Kaline never got close to .400. But it was the extraordinary precision of his batting eye, his swing, and Kaline’s mental mastery of an opposing pitcher that drew Williams to offer young No. 6 a bow no other hitter received.
Williams knew also that Kaline didn’t scare. And there is a reality as much a part of a baseball diamond as a battlefield.
Kaline’s response to a pitch thrown at him was to pick himself from the dust, shake off the dirt, grab his bat like a Marine would claw his rifle, and send the next pitch screaming over the fence.
You did not dust him off. Not unless you were a pitcher who enjoyed the sight of a baseball crashing into the seats.
In the field, he of course, was sublime. Anyone who saw him play right field at Tiger Stadium will speak of Kaline sprinting into the right-field corner, gloving a ball that had caromed off the wall not far from the 325-foot mark. He would pivot like Fred Astaire and whistle a throw across acres of green turf and brown sand before the ball crashed into a third-baseman’s glove.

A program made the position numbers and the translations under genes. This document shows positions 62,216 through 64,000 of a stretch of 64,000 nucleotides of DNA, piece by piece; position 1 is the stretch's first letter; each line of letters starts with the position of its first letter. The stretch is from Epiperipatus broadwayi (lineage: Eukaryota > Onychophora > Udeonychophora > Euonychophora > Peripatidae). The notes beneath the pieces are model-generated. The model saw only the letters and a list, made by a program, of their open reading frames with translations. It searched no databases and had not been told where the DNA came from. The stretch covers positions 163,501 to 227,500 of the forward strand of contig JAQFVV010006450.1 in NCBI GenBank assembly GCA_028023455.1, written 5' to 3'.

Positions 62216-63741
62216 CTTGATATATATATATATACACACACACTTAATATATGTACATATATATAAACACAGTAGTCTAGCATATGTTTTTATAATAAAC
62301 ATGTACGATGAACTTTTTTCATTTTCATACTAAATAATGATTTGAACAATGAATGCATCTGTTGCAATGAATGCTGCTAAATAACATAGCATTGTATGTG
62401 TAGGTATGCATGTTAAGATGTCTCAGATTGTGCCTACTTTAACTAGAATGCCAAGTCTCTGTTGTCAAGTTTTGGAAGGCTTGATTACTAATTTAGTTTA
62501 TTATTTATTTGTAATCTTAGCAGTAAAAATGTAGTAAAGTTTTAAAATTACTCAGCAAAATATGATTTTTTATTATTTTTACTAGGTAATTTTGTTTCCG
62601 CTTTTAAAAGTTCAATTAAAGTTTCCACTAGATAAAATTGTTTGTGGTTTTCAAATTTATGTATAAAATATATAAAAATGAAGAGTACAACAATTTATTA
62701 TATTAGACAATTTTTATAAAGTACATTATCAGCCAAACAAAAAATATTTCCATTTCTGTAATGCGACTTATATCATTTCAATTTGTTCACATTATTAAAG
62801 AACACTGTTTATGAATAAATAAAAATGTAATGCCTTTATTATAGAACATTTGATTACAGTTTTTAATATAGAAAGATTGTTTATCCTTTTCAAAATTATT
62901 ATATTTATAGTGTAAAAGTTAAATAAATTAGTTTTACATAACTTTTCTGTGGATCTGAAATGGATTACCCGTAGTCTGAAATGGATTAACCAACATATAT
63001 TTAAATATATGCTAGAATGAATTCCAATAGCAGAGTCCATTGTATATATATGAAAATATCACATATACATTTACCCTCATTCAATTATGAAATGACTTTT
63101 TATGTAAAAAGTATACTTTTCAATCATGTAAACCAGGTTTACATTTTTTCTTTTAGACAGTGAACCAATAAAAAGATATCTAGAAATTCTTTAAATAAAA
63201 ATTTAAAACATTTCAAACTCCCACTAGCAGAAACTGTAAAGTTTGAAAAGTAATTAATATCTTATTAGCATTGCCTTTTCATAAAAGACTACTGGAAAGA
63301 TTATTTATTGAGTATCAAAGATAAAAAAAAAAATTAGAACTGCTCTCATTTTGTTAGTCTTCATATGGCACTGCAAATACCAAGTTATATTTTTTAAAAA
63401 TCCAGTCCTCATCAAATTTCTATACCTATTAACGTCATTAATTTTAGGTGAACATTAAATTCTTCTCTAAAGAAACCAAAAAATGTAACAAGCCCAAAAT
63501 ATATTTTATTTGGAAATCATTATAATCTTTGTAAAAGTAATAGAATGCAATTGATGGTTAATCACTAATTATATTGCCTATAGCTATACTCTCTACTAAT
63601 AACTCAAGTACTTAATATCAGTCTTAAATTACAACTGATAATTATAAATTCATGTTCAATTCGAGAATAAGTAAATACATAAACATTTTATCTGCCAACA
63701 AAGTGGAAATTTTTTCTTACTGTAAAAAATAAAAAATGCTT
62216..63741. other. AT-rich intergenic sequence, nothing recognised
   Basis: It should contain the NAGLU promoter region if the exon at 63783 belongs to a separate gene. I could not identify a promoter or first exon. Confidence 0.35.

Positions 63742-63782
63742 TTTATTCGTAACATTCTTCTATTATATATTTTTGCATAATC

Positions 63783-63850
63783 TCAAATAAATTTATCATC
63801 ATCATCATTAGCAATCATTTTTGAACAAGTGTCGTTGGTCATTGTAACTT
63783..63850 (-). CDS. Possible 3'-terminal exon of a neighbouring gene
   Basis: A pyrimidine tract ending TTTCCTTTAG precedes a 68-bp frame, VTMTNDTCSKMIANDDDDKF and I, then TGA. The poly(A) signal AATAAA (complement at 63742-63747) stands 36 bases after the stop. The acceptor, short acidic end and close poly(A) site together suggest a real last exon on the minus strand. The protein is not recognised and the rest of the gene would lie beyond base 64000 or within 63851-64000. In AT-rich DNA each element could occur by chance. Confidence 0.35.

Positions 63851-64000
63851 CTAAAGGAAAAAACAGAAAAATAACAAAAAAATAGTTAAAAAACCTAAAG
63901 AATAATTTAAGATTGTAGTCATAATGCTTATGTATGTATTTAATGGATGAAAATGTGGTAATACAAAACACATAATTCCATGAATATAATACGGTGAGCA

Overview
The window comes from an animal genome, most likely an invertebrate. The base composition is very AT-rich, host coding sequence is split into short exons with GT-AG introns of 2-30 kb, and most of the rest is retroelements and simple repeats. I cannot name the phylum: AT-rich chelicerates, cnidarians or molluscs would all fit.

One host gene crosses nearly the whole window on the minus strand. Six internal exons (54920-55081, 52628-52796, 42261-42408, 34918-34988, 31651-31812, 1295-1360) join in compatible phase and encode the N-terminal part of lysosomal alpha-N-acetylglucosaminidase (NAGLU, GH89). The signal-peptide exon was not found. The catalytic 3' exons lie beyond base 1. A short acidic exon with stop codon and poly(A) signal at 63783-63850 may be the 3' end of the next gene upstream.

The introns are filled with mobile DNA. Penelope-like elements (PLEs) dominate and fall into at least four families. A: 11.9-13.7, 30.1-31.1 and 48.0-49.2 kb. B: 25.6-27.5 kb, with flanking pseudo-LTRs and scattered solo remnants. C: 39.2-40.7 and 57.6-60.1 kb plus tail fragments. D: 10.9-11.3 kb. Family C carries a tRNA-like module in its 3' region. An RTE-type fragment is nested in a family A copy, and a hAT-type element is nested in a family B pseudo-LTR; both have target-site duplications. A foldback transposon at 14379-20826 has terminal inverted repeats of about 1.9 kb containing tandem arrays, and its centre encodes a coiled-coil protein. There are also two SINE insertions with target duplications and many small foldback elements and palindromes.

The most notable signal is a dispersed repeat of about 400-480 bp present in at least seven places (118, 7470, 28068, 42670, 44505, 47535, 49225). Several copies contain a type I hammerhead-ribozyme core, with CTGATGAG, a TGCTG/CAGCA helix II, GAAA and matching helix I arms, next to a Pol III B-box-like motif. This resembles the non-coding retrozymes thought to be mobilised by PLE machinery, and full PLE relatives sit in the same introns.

It was so seamless, so efficient, and such wizardry, the physics Kaline brought to every facet of a big-league game.
As with his hitting, his defense was as much cerebral as physical.
Joe Falls, the Detroit News sports columnist and baseball writer, had once asked Kaline why he seemed to make so many shoestring catches at cavernous old Municipal Stadium in Cleveland.
“You can’t pick up the sound of the bat on the ball as quickly there,” Kaline said, explaining why more than a right-fielder’s eyes were a part of defense on his scale.
Time to call it a career
Kaline indeed did hear, and see, the ball Yogi Berra hit with two out in the ninth during a May game in 1962 at Yankee Stadium.